that each U.S. athlete will get from Olympic sponsors.
Percentage of sales Jacobs Field vendor Dan (Peanut Man) Kudroff
says he has lost after hitting a woman with a windblown toss and
being prohibited from airmailing any more bags.
Tournaments won by Earl Anthony, the 58-year-old bowling legend
who announced he'll end his five-year retirement and join the
senior pro tour to boost interest in the circuit.
Years Catholic Central High in Springfield, Ohio, used the Notre
Dame leprechaun before the powers that be in South Bend recently
forced the school to change its logo.
Percentage of scholarship athletes entering in 1989 who
graduated from Oregon State, the school with the best record of
any of those with big-time sports programs.
Percentage at Houston, the school with the worst.
THE SCORECARD POLL
Oh, the Places They Go
Milwaukee Brewers infielder Pat Listach likes "the atmosphere of
the city and Harborplace." New York Yankees outfielder Gerald
Williams enjoys "the way the field feels when you're running."
Texas Rangers third baseman Dean Palmer says simply, "I love
those crabs." They're talking about Baltimore and the Orioles'
Camden Yards, which together form, if this week's poll is any
indication, a baseball Eden.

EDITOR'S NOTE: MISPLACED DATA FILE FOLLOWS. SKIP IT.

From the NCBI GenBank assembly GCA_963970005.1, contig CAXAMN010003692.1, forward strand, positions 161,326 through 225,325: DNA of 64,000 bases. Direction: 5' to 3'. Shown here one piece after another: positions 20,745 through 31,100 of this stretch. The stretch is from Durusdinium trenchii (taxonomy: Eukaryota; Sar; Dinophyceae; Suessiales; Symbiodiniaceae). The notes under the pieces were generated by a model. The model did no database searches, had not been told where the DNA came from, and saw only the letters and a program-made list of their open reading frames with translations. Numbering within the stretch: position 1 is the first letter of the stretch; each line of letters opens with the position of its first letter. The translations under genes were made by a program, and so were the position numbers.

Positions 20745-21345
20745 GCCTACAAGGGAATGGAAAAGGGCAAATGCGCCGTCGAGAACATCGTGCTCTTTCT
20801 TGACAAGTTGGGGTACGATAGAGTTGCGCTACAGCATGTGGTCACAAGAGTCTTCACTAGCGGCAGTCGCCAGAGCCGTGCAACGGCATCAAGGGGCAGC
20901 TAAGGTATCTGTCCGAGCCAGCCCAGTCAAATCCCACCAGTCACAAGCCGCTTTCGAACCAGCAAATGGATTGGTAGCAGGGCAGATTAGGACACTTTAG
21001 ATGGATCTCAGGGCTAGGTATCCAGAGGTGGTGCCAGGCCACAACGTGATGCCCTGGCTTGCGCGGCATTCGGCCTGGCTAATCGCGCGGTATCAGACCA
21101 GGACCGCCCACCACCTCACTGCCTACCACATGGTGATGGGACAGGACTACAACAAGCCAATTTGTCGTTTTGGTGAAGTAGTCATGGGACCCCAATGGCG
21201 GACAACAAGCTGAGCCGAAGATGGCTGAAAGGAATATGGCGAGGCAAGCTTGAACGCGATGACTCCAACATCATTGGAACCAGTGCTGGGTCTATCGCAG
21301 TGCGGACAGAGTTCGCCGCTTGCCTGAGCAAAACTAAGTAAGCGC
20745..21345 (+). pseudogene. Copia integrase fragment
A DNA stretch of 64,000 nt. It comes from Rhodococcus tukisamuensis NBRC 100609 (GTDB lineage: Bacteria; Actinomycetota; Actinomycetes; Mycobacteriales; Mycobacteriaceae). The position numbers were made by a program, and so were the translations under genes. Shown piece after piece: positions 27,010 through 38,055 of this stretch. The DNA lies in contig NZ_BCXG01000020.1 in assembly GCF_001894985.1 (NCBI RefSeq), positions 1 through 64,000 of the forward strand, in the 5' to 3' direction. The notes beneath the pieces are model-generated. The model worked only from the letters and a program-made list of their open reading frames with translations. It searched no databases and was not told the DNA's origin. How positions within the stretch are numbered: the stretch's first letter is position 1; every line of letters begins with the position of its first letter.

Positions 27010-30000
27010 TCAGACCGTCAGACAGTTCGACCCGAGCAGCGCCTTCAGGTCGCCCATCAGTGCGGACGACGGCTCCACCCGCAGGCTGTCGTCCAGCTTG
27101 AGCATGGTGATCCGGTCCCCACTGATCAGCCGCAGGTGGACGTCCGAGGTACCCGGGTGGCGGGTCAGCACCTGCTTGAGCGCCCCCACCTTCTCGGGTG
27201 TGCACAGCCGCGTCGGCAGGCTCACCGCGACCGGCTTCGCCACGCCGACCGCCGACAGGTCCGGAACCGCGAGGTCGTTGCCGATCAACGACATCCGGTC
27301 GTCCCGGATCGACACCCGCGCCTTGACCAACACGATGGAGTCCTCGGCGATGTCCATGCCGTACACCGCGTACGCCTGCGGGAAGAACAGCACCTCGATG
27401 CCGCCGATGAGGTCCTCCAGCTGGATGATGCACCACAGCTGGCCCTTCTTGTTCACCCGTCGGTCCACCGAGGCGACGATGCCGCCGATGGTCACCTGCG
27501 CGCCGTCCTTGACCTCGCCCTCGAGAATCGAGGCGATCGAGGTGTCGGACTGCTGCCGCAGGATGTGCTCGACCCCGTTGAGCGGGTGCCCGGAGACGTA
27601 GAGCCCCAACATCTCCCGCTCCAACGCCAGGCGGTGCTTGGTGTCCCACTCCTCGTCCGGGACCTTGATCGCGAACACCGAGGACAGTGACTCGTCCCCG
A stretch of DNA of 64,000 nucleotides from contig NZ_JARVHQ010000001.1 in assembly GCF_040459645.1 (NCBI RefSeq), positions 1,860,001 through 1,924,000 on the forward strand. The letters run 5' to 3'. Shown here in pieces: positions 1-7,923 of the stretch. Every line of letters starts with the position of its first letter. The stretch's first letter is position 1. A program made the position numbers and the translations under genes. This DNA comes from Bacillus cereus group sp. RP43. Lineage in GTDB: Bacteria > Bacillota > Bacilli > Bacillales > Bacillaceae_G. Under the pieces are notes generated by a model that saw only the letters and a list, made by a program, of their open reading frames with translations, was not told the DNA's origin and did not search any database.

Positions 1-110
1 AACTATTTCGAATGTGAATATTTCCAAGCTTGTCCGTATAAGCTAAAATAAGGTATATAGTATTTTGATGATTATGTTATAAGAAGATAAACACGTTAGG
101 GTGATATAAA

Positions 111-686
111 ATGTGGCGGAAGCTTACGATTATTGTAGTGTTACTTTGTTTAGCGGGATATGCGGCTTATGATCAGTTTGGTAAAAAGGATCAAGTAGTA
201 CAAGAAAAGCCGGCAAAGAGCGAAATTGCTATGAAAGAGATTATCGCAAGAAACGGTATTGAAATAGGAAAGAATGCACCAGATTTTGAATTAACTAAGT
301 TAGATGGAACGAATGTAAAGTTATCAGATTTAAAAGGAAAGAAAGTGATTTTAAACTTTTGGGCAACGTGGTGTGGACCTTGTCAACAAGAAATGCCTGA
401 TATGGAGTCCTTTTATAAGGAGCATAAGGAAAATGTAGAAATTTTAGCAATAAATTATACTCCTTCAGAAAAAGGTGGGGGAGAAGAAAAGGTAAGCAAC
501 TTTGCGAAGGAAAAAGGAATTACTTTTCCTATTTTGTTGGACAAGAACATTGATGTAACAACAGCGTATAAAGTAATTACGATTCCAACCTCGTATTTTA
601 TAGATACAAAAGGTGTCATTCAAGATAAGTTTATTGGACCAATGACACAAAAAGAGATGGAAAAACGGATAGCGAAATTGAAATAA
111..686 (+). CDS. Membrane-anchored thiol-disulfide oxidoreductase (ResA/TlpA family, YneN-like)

Fifty players in each league were asked to name the road cities
in which they most and least like to play. In the American
League, Baltimore (14 votes) was the favorite stop, while
Detroit (22) and Milwaukee (19) were the least favorite. Players
complained about Tiger Stadium's tiny clubhouse and dangerous
surroundings, though Detroit might not have earned the dubious
distinction if all five Brewers polled hadn't picked it as the
worst city. As for Milwaukee, Kansas City Royals designated
hitter Bob Hamelin said, "The weather always seems bad, the
stadium is run-down, and the downtown is dreary. All I can think
of is Jeffrey Dahmer."
National League players chose Chicago (21 votes) as their
overwhelming favorite for its good eating and shopping and, of
course, the atmosphere at Wrigley Field. "Day games," said St.
Louis Cardinals catcher Tom Pagnozzi. "And the crowd's right on
top of you. You smell the beer and the hot dogs."
The scents out of Montreal and Pittsburgh apparently aren't as
sweet. Those cities received 12 and 11 votes, respectively, as
the league's least desirable place to play. "There's something
about Pittsburgh that always makes it seem gloomy," said San
Diego Padres pitcher Doug Bochtler. Players also described
Montreal's enclosed Olympic Stadium as gloomy--"It's perpetual
nighttime," said Cardinals pitcher Jeff Parrett, a former
Expo--and did not seem taken with the city's French-Canadian
culture. "I don't speak the language," said Pittsburgh Pirates
outfielder Al Martin, "and the food stinks."
THIS WEEK'S SIGN THAT THE APOCALYPSE IS UPON US
In a variation on the practice of naming bowl games after
sponsors, the regular-season Florida State-Wake Forest matchup
on Nov. 9 will be called the Dowdy Aviation Classic.
Spokeswoman for the family of Nicole Brown Simpson, on O.J.
Simpson mail-order memorabilia: "The only thing I can see of
value is the helmet...for any woman who may date him in the